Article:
I love beans. I love them in soups, stews, tacos, burritos, with rice and with veggies. They are probably one of the most perfect foods around from a nutritional standpoint, if not a social one. In Chinese medicine, black beans are good for the kidneys (as well as kidney beans, of course), while white beans are good for the kidneys and the lungs.
And that's a good thing, too, after spending a day bending over in the garden, pulling weeds and inhaling probably more than my share of dust. I hauled bricks away and put stones in place, reminding myself how grateful I am that I work on my abs every day. I treat enough back patients to know I don't want to become one! As the kidneys are located in the lower back, I'm always happy to treat them to foods as well as exercise which nourish them.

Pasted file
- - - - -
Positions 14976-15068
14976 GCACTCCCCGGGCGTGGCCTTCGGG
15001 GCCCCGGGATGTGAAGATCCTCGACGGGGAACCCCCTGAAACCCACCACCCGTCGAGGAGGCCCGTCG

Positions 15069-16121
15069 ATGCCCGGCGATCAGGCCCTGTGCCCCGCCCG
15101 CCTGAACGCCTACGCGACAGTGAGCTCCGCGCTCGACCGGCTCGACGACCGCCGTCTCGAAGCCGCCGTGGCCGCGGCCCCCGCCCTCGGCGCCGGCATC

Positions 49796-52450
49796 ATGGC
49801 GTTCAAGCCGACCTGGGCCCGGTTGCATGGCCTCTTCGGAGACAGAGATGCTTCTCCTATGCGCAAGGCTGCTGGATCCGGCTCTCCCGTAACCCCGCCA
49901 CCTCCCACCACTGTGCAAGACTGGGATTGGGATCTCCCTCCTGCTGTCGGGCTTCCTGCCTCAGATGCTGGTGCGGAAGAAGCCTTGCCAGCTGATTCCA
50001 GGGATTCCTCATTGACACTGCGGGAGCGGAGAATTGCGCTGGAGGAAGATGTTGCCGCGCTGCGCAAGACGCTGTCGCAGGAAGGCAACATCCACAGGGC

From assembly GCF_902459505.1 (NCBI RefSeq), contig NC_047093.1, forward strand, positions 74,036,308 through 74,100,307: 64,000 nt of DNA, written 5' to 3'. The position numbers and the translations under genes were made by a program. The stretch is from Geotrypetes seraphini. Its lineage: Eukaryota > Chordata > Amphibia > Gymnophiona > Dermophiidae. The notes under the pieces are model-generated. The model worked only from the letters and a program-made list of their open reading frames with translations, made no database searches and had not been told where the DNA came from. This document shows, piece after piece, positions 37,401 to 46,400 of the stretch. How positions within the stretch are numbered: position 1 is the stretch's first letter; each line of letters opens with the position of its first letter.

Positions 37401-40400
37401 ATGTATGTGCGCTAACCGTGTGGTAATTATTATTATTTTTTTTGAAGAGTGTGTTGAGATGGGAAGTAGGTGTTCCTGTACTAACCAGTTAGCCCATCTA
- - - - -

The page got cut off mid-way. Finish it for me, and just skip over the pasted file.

The days become longer, and the garden becomes more central to my life. I need the respite of it's greens and purples, it's stones and mulch. I need my little corner table to sit and read or journal.And when the day is done, I need something hearty but not heavy. At this time of the year, something stovetop, not oven. Beans, anyone? Burritos? Chili? I decided to revive an old favorite for this evening, and to create a new one for tomorrow for lunch. Tonite's fav is Tex-Mex style chili. Tomorrow I go for the burrito! Chop an onion and sautee it in some canola oil with some chopped garlic. I used 3 cloves. Add ground meat. This time I used --- hold on to your hats -- ground buffalo. How's that, you ask? Well, I went out to dinner with some friends last nite and actually ordered a hamburger of all things. But this place gave you a choice - ground beef, lamb or buffalo. Who was I to argue about buffalo? Anyway, you can obviously mix and match whatever kind of meat you like. Add a dash of oregano, salt, pepper and some kind of hot chili powder. If you can't get ground red chilis, you can use cans of green chili. Those are usually pretty mild. If you want more heat, use some Hungarian paprika. (When you mix red and green chili it's called Chili Colorado.) Or if you're like me and like it hot, you can dice up some jalapenos and add them. Just remember to remove the seeds first, and then don't, under any circumstances, touch your face or your eyes! When the meat is browned, add a can of beans if you haven't cooked any the old fashioned way. This time I actually did make some in the pressure cooker, but canned works well, too. Then add a can of chopped tomatoes. Stir, simmer, taste and correct seasonings. One thing I like to add when using tomatoes is fennel seeds. There's something about the combination of fennel and tomato that I like. I'll use it in everything from marinara sauce to moussaka. It may not be the usual addition to chili, but once you open the doors to tinkering, what's to stop a little fennel seed from blowing in?
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